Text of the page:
MESA was initiated in July 2000 to investigate subclinical cardiovascular disease in a population-based sample of 6,814 men and women aged 45–84 years (mean age, 63 years) (46
). The cohort was selected from 6 study sites: Baltimore City and County, Maryland; Chicago, Illinois; Forsyth County, North Carolina; New York, New York; Los Angeles County, California; and St. Paul, Minnesota. Sampling and recruitment have been previously described (46
). Among those screened and deemed eligible, the participation rate was 59.8%. Analyses were restricted to the 6,191 MESA subjects who agreed to participate in the MESA Neighborhood Study, an ancillary study that collected information on neighborhood characteristics, including reported opportunities to purchase fast food. A total of 558 persons were excluded because of missing data, leaving 5,633 participants for analyses. Analyses using geographic information systems measures were restricted to participants in Maryland, North Carolina, and New York, where locational data on fast-food outlets were collected (n
= 2,447). The study was approved by institutional review boards at each site, and all participants gave written, informed consent. Analyses presented in this paper are based on self-administered survey data obtained from the baseline visit (July 2000–September 2002).
Dietary intake was assessed by a self-administered, modified-Block-style, 120-item food frequency questionnaire adapted from the Insulin Resistance Atherosclerosis Study instrument (45
). Dietary quality was characterized by 2 global dietary measures derived from the food frequency questionnaire, the AHEI (43
), and an empirically derived dietary pattern (45
AHEI is a summary index of dietary indicators that have been associated with a lower chronic disease risk (43
). AHEI was derived following prior work (43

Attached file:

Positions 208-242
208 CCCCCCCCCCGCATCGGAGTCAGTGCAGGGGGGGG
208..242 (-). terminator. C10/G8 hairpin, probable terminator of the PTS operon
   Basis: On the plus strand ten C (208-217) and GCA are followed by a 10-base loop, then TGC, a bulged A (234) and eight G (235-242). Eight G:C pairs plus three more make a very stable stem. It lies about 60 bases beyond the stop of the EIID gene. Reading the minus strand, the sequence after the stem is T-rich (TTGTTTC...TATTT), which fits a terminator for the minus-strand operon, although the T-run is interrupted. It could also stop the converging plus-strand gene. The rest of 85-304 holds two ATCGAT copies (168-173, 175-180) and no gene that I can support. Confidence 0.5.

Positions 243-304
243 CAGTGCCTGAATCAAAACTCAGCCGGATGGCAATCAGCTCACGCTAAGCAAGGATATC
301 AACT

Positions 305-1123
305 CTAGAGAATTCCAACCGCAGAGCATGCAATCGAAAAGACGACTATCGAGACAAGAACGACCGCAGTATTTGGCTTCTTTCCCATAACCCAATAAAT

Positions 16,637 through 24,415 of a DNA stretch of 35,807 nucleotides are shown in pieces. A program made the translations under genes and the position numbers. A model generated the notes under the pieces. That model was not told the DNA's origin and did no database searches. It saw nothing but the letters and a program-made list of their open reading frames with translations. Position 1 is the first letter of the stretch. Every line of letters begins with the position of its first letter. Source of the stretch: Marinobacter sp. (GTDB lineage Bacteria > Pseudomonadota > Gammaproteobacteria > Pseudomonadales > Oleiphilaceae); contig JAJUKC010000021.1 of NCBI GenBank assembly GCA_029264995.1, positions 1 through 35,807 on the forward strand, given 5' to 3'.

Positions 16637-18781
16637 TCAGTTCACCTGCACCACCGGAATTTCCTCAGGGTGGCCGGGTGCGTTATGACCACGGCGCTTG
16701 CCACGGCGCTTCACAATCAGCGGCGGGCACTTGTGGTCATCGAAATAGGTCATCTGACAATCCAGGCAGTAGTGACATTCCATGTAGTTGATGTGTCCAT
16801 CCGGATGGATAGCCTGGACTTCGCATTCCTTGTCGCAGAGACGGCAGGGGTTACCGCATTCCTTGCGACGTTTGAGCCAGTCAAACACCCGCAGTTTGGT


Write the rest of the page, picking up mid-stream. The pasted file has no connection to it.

), except where noted. Higher scores indicate higher intake of fruits and vegetables, nuts and soy protein, white versus red meat, cereal fiber, and polyunsaturated versus saturated fat. Higher scores also reflect moderate alcohol consumption, multivitamin use, and lower intake of trans
fatty acids. Previous studies used fiber from all grain sources and long-term (5-year) multivitamin use (43
), data that were not available in MESA. Cereal fiber and vitamin use at least once per month were substituted for these items in this study. Participants whose AHEI scores ranked in the top quintile of the distribution for the sample (range, 53–81) were classified as having a high-quality diet or a healthy diet. In other cohorts, scoring in the top quintile of the population distribution (i.e., AHEI scores of 47–86) versus in the bottom quintile was associated with a 28%–39% reduced risk of cardiovascular disease (43
A Western-type dietary pattern, the “fats and processed meats” dietary pattern (FPM), was also used to measure diet quality. Nettleton et al. (45
) developed the FPM by using a principal components analysis of MESA food frequency data. Higher scores indicate higher intake of fats and oils, high-fat and processed meats, fried potatoes, salty snacks, and desserts. Participants scoring in the bottom FPM quintile were classified as having a healthy diet. Persons with lower values for the FPM pattern had lower mean levels of biochemical markers related to early atherosclerosis in this cohort (45
Two MESA survey questions assessed fast-food consumption. To assess overall fast-food consumption, participants were asked to indicate “in an average week how often do you eat [eat in or take out] a meal from a fast-food place such as McDonald's, KFC, Taco Bell, or take out pizza places?” Five response options were provided: never, less than once per week, 1–2 times a week, 3–4 times a week, or 5 or more times a week. Because small numbers of participants consumed fast food more than 3 times a week, the top 3 response categories were collapsed into the single category, more than once a week.
To assess average fast-food consumption near home, participants who reported consuming fast food were also asked how frequently they “eat a meal from a fast-food place which was located within 1 mile (or 20-minute walk) from their home.” Response options were identical to those above. Participants who reported never eating fast food (i.e., from the first survey question) or never consuming fast food within 1 mile from home (i.e., from the second survey question) were classified as “never eating fast food within 1 mile of home.” All other responses were coded as “eating fast food within 1 mile of home.”